But Kingsley said the state already had momentum toward developing new businesses, with an estimated 1,000 people moving south daily before the pandemic. Many of the businesses he advises are those that went dark during the pandemic and are now run by people with fresh investment money. High demand reflected in rising liquor license prices. This week, Miami businessman Sergio Aguirre announced that he will open his first location for a laundry pick-up and delivery business franchised by Mr Jeff in Coral Gables.
The company now operates in 30 countries. Customers place an order through a proprietary application to have their clothes picked up at home, with the promise that their clean clothes will be returned within 48 hours. Aguirre, who came across the idea while living in Mexico, hopes to expand to Tampa, Orlando and Jacksonville. As the economy recovers from the global COVID-19 pandemic, the Florida Chamber of Commerce is encouraging employers to move to Florida with its new “Open for Business” campaign.
Recent trends show that major employers and corporations are considering relocating employees and operations from high-cost states such as New York and California to high-value locations with a low cost of living. Florida is a prime location to consider with its competitive offerings and business-friendly and employment-friendly climate. Florida has NO state income taxes and ranks fourth in the country for its business tax climate. Unlike New York, Illinois and California, Florida currently ranks second in the country for fiscal stability, resulting in an AAA bond rating.
Florida is known for its excellent climate, recreation and culture, while offering an affordable cost of living. Say goodbye to cold winters; Sarasota's average temperature in January is 71 degrees. Due to different tax structures and other considerations that have long-term impacts, businesses and individuals planning to move should seek competent legal advice. Tech companies are moving to Florida en masse thanks to this influx of talent, the state-first business mindset, and the absence of state income taxes.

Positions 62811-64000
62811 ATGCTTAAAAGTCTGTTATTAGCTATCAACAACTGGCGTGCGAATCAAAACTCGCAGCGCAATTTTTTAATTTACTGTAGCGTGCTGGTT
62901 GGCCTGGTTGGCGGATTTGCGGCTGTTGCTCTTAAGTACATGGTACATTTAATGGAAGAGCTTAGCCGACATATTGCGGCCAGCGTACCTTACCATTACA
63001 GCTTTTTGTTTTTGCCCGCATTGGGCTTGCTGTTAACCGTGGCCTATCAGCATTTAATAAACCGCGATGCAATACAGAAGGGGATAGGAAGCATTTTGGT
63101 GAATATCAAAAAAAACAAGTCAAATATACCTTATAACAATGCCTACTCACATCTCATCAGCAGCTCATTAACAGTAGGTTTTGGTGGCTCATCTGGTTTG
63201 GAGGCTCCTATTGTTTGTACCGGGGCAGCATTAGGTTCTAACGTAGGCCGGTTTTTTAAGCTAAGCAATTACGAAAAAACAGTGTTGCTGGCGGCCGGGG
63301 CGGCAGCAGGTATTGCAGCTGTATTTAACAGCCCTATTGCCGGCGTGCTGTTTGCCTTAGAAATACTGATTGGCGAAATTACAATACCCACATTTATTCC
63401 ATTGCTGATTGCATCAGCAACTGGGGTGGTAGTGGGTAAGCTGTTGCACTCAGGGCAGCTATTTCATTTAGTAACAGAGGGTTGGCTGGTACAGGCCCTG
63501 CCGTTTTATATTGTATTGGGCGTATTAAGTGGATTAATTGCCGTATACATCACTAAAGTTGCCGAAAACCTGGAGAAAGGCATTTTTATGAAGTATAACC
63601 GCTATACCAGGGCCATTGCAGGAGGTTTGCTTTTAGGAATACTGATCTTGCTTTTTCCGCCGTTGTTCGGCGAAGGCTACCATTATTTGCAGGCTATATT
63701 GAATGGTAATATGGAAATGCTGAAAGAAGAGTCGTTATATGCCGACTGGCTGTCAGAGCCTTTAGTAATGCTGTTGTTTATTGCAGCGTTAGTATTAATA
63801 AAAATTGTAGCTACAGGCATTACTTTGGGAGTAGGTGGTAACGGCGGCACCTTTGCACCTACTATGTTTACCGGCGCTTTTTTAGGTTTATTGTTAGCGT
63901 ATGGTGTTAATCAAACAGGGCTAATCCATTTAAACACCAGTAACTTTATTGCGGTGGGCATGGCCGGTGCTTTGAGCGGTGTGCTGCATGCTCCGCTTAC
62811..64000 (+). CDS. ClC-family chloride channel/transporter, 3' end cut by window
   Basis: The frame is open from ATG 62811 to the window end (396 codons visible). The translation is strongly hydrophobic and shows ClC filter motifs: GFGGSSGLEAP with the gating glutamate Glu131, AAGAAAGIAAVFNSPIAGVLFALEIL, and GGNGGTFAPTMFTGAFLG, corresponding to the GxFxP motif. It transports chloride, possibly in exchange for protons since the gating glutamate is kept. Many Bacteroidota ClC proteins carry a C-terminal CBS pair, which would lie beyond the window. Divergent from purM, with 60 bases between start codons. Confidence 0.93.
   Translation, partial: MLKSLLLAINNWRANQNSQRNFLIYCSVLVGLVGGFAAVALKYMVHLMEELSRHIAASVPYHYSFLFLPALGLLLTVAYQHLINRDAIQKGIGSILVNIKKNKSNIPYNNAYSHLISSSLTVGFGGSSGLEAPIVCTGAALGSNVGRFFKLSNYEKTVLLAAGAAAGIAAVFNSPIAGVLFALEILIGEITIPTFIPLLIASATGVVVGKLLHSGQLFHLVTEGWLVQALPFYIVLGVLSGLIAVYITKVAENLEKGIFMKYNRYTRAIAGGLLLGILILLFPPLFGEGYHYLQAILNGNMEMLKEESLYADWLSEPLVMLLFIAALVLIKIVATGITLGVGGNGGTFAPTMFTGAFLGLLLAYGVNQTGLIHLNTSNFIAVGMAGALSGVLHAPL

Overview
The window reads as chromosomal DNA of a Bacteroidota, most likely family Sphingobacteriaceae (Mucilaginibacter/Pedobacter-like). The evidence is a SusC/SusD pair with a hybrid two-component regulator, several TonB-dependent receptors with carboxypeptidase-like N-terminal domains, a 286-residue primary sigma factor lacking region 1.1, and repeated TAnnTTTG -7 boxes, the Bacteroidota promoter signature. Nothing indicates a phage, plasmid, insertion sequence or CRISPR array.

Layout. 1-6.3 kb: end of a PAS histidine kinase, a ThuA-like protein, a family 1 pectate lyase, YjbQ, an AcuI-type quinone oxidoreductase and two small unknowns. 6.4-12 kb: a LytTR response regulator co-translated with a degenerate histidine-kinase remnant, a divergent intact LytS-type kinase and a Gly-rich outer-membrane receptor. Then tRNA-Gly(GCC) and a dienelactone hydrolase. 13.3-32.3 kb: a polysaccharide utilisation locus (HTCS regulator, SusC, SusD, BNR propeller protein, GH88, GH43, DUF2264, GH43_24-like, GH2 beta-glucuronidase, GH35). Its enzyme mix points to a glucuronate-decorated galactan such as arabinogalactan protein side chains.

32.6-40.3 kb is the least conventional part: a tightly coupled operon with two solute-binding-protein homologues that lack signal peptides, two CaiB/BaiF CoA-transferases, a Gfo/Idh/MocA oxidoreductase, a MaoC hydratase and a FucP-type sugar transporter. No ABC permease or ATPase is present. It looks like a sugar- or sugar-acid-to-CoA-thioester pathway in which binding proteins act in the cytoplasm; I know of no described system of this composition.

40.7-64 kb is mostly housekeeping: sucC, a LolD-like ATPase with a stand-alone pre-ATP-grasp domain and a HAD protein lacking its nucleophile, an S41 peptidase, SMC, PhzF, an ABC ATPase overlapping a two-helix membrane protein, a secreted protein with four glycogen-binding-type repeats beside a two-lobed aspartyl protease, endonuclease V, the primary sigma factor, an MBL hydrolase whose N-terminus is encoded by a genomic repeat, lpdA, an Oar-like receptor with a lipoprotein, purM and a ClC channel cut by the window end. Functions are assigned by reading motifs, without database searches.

The most demanding business leaders are also beginning to reflect on their business needs, and many are taking note of the nearly 900 people who move to Florida every day. Rodríguez in a webinar to discuss this current trend and why more companies should consider moving part of their operations to the Estado del Sol. According to Bush, this mentality and approach is in stark contrast to those of other mayors and public officials in the city who have “taken for granted some of the big companies in their areas, which has led many companies to consider changing locations. NewDay USA, a mortgage lender targeting military veterans, will move 600 employees into the building when it opens its second U.
From a business-friendly climate to superior infrastructure and a skilled workforce, it's no wonder why companies are expanding in Florida. You don't have to be in Florida to work in New York, and hey, a lot of New Yorkers already have family in Florida, so moving to Florida isn't as drastic or as unknown as moving to any other state. About a decade ago, Kelly Smallridge and her colleagues from the Business Development Board, the economic development agency of Palm Beach County, launched an initiative called Behind the Gates to try to attract Wall Street CEOs with second homes in Palm Beach to open offices in the area. More companies moving to Florida will facilitate the movement of even more businesses moving to Florida.
Florida represents the right mix of conditions that are attractive to business leaders looking to move. American Queen Voyages, known for its paddlewheel style ships and river, lake and ocean cruises, decided to move its headquarters to Fort Lauderdale from Indiana. . .